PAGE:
Wednesday, February 15, 2006

Clever Crew Chief Knaus Caught (Again)

The legendary Smoky Yunick set the bar for all crew chiefs when he said, “It is NASCAR’s job to make and enforce the rules; it is the crew chief’s job to find a way around the rules.”
Chad Knaus, Crew Chief for Jimmie Johnson’s #48 Hendrick Motorsport/ Lowe’s racing team, is arguably the best of the current crew chiefs at what could be called “creative interpretation” of the rules. Last year, Knaus’ endeavors to find more speed for his driver resulted in points deductions and fines. However, you can’t blame the guy for trying.
One thing he did get away with, last fall, was using a set of shock aborbers which lowered the rear end of the car when the car got up to speed, changing the aerodynamic profile of the car only when it was moving. The pre race technical inspections only make sure the car fits the template when it is standing still. NASCAR inspecters found the strange shock absorbers during the post race inspection. They found that, although the shocks were unconventional, they were in line with the rules. So there was no penalty, but from that time forward, those shocks became illegal.
What got Chad banned from Daytona participation this week was another very clever trick. He altered the track bar adjustment position so that it would lower the height of the rear window only when the car got up to speed. NASCAR officials wouldn’t have caught it with the pre race template check. However, during Jimmie Johnson’s qualifying run, last Sunday, someone noticed tire smoke caused by fender rub. The car was inspected after the qualifying run, the infraction discovered, and action was taken. Knaus was barred from the remainder of the Daytona events, and Johnson has to start at the back of the pack in his qualifying race on Thursday. Starting in the rear at a restrictor plate race isn’t all that bad, so if you’re going to try something, why not try it at Daytona?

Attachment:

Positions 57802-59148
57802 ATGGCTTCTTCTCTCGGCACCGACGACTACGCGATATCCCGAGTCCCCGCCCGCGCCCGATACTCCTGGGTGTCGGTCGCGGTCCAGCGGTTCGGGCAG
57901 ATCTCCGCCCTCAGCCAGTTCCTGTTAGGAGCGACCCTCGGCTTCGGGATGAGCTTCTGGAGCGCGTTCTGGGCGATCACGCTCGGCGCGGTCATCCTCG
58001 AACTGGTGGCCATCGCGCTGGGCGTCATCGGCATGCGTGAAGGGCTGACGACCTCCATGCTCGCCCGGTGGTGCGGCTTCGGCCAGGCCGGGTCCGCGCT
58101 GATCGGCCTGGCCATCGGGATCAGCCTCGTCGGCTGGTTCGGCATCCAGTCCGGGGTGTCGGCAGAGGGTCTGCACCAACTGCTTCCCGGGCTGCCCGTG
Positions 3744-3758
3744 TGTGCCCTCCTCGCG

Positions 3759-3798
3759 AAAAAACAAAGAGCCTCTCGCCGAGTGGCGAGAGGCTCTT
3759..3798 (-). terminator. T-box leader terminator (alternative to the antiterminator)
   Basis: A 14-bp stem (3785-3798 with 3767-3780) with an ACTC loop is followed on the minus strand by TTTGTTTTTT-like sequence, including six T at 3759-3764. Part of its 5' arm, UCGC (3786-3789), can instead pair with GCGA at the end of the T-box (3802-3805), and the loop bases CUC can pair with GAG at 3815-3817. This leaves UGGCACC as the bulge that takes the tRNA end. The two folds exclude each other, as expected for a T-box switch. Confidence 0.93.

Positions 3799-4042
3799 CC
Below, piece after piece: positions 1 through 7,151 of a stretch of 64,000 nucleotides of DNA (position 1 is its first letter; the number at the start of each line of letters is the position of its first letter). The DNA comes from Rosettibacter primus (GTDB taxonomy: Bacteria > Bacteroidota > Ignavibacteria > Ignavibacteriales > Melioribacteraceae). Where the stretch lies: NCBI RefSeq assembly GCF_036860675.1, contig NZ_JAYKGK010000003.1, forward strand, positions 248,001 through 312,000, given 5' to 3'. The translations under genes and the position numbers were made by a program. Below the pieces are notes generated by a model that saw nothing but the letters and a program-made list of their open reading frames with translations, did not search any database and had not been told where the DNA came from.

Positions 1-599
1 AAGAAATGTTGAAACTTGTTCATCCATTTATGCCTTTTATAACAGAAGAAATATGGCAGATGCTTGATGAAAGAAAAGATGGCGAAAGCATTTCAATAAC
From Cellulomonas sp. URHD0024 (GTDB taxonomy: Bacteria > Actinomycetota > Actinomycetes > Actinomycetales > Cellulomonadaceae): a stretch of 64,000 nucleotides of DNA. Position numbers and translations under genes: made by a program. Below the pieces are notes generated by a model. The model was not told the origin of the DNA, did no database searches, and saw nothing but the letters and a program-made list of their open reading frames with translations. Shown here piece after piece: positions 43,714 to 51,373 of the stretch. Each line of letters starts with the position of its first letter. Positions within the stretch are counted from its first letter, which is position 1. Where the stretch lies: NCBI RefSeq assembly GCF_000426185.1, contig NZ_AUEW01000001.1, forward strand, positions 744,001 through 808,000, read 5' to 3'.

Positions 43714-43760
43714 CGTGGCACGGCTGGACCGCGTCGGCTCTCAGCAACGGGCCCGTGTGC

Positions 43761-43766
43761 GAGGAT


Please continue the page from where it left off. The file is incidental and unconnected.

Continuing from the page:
Personally, I feel that innovation makes better racing. If someone finds a way to make his car faster, the other teams will eventually find a way to catch up. But, just as the crew chief has to find a way to make the car faster, NASCAR has to find a way to keep things from getting out of hand. It is only another aspect of competition.

I have to throw in a plug here for my friend and fellow NASCAR blogger Clance’. In her blog, The Church of the Great Oval, she has a commentary on the Bud Shootout, titled “Shootout at the OK Corral,” or something similar. I urge you to check it out. It is probably the most unique, interesting, and accurate race review I have seen. And, by the way, it’s all done in dialogue.

This may be pretentious, but I wonder if Hunter, Darby, and/ or Helton are reading my blog. Last week, I made a big deal about Carl Edwards “always being happy,” and subsequently, NASCAR did things to show that Edwards was not, in fact, always happy. Then, yesterday, I wrote that NASCAR could warn the drivers that they would get the black flag for slam drafting in the corners, and sure enough, NASCAR announced this morning that they would do just that. It is certainly mere coincidence, but I can’t help but to be a little paranoid. Do I really have to be more careful about what I write?

1 comment:

Babs said...

Yes!! Please don't write ANYTHING about Kenseth!! LOL!